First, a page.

June 26 will go down in the history books as the day that the U.S. Supreme Court afforded gays and lesbians the right to get legally married in all 50 states. As a gay man, it’s hard not to be struck by the magnitude of this.
My husband Chip and I were married in California shortly after Proposition 8 was struck down as unconstitutional. When we first got together, we never considered getting married. It was something straight people and Disney princesses did. This was 20 years ago, when the only married gay men I had heard of were the ones who had divorced their wives. But somewhere around year 10 the term “boyfriend” graduated to “partner,” as we furnished a house with pictures of a younger us, and we started to feel an insistent itch that quickly turned into babyitis. Even before marriage was an option, we decided to create a family.
As a gay couple, we faced a question that many new parents with different last names face: How do we name our children? We made the decision not to hyphenate our last names like other friends had. Instead we chose my last name as our two children’s middle name and my husband’s as their last. Now we were a family—in the eyes of most, but certainly not all.
One of the trickiest parts of being a family has been traveling together. In the summer of 2012 we were coming back from a vacation we take every other year in Canada. The four of us were in Toronto, waiting to go through Customs to enter the U.S. Our declaration form had been filled out per the instructions that said one per household.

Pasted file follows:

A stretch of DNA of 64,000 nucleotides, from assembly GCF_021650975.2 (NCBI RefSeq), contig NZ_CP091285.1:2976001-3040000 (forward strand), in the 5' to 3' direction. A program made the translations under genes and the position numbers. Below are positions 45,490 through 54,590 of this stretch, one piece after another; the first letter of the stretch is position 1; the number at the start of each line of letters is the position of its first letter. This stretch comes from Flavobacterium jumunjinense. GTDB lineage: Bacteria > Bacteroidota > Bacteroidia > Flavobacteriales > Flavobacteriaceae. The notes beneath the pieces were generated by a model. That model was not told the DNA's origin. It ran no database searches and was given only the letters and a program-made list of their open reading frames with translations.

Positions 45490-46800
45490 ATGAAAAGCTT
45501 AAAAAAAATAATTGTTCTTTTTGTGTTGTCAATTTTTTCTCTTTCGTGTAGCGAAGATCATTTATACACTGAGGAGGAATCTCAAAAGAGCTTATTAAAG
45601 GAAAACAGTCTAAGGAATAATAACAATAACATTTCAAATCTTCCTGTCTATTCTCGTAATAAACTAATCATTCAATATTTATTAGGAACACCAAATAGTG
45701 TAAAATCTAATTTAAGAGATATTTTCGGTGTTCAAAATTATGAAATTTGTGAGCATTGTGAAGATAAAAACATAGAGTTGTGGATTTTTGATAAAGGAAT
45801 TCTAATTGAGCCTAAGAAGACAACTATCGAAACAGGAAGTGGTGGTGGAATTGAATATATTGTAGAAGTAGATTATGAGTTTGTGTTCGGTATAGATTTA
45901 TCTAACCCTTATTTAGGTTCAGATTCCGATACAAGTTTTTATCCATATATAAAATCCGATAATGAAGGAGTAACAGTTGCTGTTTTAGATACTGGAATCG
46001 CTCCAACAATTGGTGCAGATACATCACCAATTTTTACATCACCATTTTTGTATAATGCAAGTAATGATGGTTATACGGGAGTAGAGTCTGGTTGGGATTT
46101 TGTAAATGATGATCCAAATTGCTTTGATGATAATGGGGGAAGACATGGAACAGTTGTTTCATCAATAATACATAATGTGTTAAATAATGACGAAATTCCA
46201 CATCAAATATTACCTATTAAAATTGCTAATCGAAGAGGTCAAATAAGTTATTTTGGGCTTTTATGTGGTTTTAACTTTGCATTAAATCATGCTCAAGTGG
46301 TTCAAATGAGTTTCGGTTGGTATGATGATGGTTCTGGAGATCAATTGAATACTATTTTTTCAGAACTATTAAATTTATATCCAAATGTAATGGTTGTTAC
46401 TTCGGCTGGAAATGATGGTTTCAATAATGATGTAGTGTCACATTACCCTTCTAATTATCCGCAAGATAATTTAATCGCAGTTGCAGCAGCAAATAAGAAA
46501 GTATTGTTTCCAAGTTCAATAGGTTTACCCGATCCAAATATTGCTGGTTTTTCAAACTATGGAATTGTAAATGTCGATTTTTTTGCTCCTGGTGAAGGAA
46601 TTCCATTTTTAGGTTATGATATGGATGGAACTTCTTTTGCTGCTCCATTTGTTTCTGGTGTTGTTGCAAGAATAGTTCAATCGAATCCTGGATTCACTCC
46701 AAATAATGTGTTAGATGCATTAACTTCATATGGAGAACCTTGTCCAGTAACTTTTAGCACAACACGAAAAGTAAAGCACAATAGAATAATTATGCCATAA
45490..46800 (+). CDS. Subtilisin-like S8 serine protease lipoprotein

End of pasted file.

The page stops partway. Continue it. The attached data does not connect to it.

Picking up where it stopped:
Chip had the two kids with him at the Customs officer’s kiosk, and I came up behind struggling with the bags. When I went to hand the agent my passport, he looked at Chip and said, “Who is this?” Even after Chip replied to say that we were together, the customs agent insisted that I fill out a separate declaration form. He told me, “Your state might recognize you, but your federal government doesn’t. Go back to the end of the line.”
As I walked back to the line, I felt my face get hot as a flush moved up from my shirt collar. My son began to ask what was happening. When I finally reached them, Chip told me to take the kids through the security gate checkpoint, and he’d be right behind. The next agent looked at my passports and then my kids’ and questioned if they were mine because we didn’t share the same last name. He then had me go through extra screening.
The whole situation was absurd. We were furious. I was an American citizen being treated this way by another American citizen. It confirmed for me some deep fear I had of what someone else could think of us, and the names he was attaching to us in his mind. Had our last names been hyphenated, would there have been a different outcome? I don’t think so.
People say that change happens slowly, and yet we’ve seen unbelievable leaps and bounds in regards to marriage equality in the last seven years. My hope based on the ruling is a cautiously optimistic one—that it’s no longer gay marriage or traditional marriage, but simply marriage.
When marriage became legal in California, my not-yet husband became simply my husband. We married for two reasons: One, we’d been together nearly 20 years and thought it was time to not only validate our union, but to celebrate it in front of a group of people we loved. And two, more important, we wanted to do it for our children. I imagine they will grow up and look back and think how silly it was that at one time gay people couldn’t get married.
Father, Mother, Son, Daughter, Husband, Wife. These are the names that ground us. They identify us. They have purpose and meaning, and they evoke commitment, duty, and love. And on June 26, love won.
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